OR WAIT null SECS
These findings may require further evaluation using classification of age range as well as severity of disease, allowing for more precise results.
Patients with alopecia areata (AA) may have higher levels of anxiety and depression and lower quality of life (QoL) compared to vitiligo cases, according to new findings, though no differences in sleep disturbances are known to occur.1
These results came from a recent study conducted to look into the distinctions and the similarities in the psychological aspects of both AA and vitiligo. Some of these elements assessed by the investigators included QoL, anxiety, disturbances in sleep, and depression levels.
The research was led by Fariba Ghalamkarpour, MD, from the Skin Research Center at Shahid Beheshti University of Medical Sciences in Tehran, Iran. The provision of mental health support for patients, Ghalamkarpour and colleagues noted, is known to help patients' well-beings as well as to reduce the burden on their caregivers and society in general.2
“Considering the similarities and differences between these two disorders, as well as the lack of research comparing their comprehensive psychological aspects, we tried to perform a study to compare the quality of life, anxiety, depression, and sleep disturbance among patients with AA or vitiligo…” Ghalamkarpour and colleagues wrote.
The investigators recruited participants with diagnosed vitiligo or AA cases from the outpatient dermatologic clinic, and this period of enrolment took place from November 2017 - December 2020. They made the criteria for exclusion be insufficient data for a precise diagnosis, being under 14 years, and disagreement related to participation in the research.
The subjects were asked by the research team to do 3 questionnaires. These were the hospital anxiety and depression scale (HADS), dermatology life quality index (DLQI), and Pittsburgh sleep quality index (PSQI).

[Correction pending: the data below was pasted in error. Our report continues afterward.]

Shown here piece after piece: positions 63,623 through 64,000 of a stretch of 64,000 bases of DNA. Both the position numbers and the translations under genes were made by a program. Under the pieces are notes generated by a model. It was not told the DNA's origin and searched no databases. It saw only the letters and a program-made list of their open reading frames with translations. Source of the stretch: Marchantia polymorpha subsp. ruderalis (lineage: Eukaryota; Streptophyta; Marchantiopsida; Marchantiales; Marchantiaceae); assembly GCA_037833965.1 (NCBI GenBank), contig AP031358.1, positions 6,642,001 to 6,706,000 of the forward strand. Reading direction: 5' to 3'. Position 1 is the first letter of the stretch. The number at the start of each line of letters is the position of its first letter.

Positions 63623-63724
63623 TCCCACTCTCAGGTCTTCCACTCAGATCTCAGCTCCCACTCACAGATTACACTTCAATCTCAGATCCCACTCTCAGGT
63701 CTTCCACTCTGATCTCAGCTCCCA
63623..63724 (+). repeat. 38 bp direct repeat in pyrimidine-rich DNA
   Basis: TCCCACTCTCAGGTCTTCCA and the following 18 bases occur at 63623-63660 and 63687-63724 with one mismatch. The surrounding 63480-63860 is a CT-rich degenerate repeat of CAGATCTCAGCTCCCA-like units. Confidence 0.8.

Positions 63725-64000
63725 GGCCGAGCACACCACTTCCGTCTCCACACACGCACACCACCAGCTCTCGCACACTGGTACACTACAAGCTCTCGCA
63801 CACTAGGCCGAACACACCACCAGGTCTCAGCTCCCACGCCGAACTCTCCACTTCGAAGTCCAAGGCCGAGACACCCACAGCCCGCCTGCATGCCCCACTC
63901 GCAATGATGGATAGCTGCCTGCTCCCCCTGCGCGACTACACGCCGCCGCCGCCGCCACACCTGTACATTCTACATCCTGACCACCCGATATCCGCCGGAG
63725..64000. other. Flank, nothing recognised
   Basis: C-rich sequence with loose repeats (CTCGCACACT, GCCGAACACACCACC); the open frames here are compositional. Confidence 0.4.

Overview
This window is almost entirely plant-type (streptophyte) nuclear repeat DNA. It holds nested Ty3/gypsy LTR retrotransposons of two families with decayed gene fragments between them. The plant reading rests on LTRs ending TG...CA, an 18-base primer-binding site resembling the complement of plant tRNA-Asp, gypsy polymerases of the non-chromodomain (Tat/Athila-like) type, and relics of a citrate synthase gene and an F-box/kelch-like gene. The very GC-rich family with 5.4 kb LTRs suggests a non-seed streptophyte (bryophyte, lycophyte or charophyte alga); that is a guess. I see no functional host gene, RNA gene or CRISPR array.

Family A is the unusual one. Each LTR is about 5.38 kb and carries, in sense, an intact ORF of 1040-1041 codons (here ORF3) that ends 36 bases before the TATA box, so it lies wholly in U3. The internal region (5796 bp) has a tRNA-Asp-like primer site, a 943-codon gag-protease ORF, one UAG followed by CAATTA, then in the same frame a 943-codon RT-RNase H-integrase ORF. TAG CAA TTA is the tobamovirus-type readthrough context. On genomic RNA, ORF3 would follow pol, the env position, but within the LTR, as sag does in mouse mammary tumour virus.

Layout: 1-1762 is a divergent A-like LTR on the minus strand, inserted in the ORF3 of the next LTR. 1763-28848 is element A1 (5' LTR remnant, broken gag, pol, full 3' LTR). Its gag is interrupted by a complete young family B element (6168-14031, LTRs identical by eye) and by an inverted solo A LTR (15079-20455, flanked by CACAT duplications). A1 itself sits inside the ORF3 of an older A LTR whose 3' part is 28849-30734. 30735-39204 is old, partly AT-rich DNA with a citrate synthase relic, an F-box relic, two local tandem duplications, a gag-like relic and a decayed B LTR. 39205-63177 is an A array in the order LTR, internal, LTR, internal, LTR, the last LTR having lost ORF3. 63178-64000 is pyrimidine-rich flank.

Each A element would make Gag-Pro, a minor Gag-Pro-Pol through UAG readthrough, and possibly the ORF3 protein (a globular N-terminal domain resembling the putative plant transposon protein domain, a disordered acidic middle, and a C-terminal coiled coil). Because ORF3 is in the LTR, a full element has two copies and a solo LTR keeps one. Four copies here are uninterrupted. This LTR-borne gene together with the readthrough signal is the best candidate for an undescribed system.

The team examined information related to participants’ sex, age, marital status, history of drug use, related conditions, and education. They created a Persian version of the DLQI questionnaire with a Cronbach's alpha coefficient of 0.77, implementing this to examine the subjects’ QoL.
The investigators used the DLQI and included 10 questions using 4-point scale responses, and they categorized this into 6 total groups highlighting distinct elements of life. There was a range from 0 - 30 in the total score.
The HADS questionnaire was used by the research team to evaluate participants’ levels of anxiety and depression with 14 items (7 for each of the 2 domains). They used the self-reported PSQI-P, made up of 19 questions, to assess 7 elements of subjects’ sleep quality.
Overall, the investigators ended up looking at data from 188 individuals, with 50% being those with diagnoses of AA and the other 50% being those with vitiligo. The team found a much higher DLQI score among participants with AA (P = 0.002) versus those with vitiligo, suggesting better QoL among those in the vitiligo cohort.
Furthermore, the investigators noted that those with AA showed higher anxiety scores (P<0.001) as well as depression scores (P<0.001). Despite these notable differences and the fact that sleep disturbances are high among both arms, the team found that there was not a statistically significant difference between cohorts (64.9% of participants with AA versus 59.3% of those with vitiligo; P=0.4888).
“Further studies with the classification of age range and disease severity will lead to more precise results,” they language. “We suggest additional studies with larger sample sizes and closer age range.”